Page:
‘Right’ Way to React To Traumatic Events

I, like many Americans with ties to Boston, have felt sad, angry, scared and many other emotions this week.

As I write this blog, police are conducting a manhunt for the second suspect in the fatal bombings at the Boston Marathon Monday.

worriedwomanNot every traumatic event affects the whole country. Most of the major tragedies you will experience in your life will be felt only by you and your loved ones.

Your house going into foreclosure. A serious car accident. An unexpected lay off. A family member’s serious illness.

Just because a traumatic event isn’t publicly know, does not make it any less serious or less important. And, a personal crisis is just as difficult to deal with as a public one.

Helpguide.org describes emotional and psychological trauma as “the result of extraordinarily stressful events that shatter your sense of security, making you feel helpless and vulnerable in a dangerous world. Any situation that leaves you feeling overwhelmed and alone can be traumatic, even if it doesn’t involve physical harm.”

A tragedy or traumatic event affects people differently.

Some signs that you are experiencing emotional trauma include:

  • Feeling disconnected or numb
  • Denial or disbelief
  • Feeling sad or hopeless
  • Anger
  • Irritability, mood swings
  • Guilt or shame
  • Fear or anxiety

In addition, you might have some of the physical reactions:

  • Being startled easily
  • Confusion, difficulty concentrating
  • Insomnia or nightmares
  • Racing heartbeat
  • Aches and pains
  • Fatigue
  • Muscle tension

All of these emotional and physical reactions to trauma are your NORMAL reaction to ABNORMAL events, says Helpguide.

What should you do to process or cope with a bad situation? Every incident is different. However, the first two steps for dealing with a trauma are often:

  1. Acknowledge what is happening and what you are feeling. Be realistic about what is going on and the effect it has on you. It’s easy to panic or think of worst-case scenarios, but try to stick to the facts before calmly moving forward.
  2. Talking to someone you trust about your feelings. Whether it is a loved one going through this situation with you or a confidant who can be objective, it is good to talk through what is happening and what you are feeling. Get another person’s perspective before you decide what to do – or not do.

Other steps in coping and processing:face-drawings

Stay in the present moment. “When you catch yourself re-living the horror, bring yourself back to the present moment by breathing deeply and feeling your feet,” says WikiHow.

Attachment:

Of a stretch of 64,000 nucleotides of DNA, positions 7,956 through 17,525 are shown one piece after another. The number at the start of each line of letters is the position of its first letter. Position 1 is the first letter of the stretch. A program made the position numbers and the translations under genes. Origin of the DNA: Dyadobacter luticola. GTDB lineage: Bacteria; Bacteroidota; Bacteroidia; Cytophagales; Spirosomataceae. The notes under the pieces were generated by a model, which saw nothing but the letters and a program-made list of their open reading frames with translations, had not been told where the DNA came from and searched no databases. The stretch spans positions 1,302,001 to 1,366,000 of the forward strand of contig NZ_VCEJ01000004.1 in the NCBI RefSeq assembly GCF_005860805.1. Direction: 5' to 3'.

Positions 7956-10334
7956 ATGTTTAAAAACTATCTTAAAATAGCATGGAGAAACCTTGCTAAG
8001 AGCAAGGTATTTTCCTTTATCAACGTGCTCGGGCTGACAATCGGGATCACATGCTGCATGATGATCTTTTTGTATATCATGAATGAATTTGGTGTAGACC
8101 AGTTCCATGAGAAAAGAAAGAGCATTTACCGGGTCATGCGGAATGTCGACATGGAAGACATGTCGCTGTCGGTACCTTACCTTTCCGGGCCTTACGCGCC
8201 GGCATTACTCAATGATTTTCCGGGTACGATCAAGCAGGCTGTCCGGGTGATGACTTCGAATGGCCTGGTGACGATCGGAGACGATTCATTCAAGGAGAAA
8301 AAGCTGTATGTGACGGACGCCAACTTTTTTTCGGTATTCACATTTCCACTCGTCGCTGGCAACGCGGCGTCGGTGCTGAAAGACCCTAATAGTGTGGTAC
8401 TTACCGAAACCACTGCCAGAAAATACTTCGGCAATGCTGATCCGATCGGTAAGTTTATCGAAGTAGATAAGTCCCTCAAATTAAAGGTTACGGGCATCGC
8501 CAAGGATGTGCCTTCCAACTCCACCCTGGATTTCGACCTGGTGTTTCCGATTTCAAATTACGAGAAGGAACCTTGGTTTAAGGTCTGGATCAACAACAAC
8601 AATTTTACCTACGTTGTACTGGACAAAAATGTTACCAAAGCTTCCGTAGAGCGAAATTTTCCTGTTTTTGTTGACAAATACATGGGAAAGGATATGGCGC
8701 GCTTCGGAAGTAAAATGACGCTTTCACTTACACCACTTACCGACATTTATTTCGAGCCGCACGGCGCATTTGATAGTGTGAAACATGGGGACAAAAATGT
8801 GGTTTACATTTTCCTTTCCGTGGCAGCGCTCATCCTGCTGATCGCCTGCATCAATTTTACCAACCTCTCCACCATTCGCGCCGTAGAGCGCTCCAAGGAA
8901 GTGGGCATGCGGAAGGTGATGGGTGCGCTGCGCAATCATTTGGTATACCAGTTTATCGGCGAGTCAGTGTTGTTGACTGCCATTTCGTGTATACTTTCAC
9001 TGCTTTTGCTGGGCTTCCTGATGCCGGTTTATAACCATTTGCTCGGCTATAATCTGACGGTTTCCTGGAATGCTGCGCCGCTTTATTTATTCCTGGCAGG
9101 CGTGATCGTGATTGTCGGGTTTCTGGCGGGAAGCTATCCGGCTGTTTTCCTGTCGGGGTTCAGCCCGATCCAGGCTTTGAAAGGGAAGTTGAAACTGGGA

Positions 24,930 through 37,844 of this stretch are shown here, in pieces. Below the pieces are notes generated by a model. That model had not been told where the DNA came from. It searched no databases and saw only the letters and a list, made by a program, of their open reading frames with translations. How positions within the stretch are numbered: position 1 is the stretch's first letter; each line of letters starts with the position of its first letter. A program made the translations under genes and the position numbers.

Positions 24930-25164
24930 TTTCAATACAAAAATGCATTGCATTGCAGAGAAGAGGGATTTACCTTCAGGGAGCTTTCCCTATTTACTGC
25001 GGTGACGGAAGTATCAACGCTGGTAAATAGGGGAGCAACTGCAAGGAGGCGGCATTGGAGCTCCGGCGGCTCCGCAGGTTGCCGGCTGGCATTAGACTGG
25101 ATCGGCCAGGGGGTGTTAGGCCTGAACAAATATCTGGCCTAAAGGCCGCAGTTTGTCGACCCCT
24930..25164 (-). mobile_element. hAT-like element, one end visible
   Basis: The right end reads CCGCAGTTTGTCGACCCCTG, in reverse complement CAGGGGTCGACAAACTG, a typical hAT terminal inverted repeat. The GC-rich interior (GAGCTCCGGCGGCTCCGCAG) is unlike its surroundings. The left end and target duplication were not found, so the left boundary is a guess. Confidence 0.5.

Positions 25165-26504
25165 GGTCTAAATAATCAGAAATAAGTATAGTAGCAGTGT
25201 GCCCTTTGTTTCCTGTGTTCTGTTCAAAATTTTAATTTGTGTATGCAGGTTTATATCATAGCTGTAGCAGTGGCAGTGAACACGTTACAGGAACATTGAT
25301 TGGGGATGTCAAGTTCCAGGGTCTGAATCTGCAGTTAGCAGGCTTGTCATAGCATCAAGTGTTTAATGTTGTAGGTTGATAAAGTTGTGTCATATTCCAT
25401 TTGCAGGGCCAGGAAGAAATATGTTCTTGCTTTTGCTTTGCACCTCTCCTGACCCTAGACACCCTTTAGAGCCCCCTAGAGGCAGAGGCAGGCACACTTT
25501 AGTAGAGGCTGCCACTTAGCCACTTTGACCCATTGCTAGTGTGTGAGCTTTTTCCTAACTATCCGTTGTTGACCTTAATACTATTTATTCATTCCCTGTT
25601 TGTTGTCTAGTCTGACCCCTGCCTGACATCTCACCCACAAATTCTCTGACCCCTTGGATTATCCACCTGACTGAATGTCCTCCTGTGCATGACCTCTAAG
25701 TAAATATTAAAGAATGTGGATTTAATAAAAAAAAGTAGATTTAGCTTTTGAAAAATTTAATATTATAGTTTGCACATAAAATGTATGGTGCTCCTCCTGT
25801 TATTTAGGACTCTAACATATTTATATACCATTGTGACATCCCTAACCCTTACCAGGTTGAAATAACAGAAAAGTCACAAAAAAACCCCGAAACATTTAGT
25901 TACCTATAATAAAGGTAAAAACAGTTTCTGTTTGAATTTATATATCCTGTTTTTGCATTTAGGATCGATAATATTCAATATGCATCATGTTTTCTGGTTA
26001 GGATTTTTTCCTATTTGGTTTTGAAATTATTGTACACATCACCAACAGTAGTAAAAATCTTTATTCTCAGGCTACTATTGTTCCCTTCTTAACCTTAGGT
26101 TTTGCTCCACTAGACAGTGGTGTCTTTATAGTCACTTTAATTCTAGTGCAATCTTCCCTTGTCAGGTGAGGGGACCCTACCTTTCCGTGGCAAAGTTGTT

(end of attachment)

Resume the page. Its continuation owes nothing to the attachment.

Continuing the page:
Make big decisions when you are calm and have though things through. Do not make any “sudden moves” when you are feeling extremely angry, scared or sad.

Accept that things won’t “go back to normal” right away. Understand that you will feel uncertain about yourself and your world for a while.

Look for signs of hope, laughter and love. Our darkest moments can offer opportunities for building relationships, self-awareness and the goodness of Life.

Get informed. Find the facts about your situation instead of letting your imagination run wild. Be careful of information overload, however, and don’t get overwhelmed with too much information.

Take care of yourself. Your world has turned upside-down, yet it is good to keep eating regularly, get reasonable amounts of sleep, and take care of your hygiene and health.

Some traumas are too big or complex to handle on your own. The Royal College of Psychiatrists says to seek help from a doctor or professional counselor if you:

  • Have no one to talk or share your feeling with
  • Feel overwhelmed by sadness, anxiety, anger or depression
  • Have nightmares or cannot sleep
  • Are isolating yourself from people you like
  • Act angrily or are easily irritated by everyone around you
  • Cannot work or concentrate on tasks
  • Are drinking, smoking or using drug to cope with your feelings. Also, if you are eating too much or not enough over a long period of time.

If you cannot afford a professional counselor, look for free and low-cost services.

Remember that you are never alone, even during a private crisis.

If you don’t feel comfortable talking to people you know about what you are going through, you can reach out to support groups or others who have gone through similar situations. Find a counseling group, community organization, or online community related to the type of situation you are dealing with.

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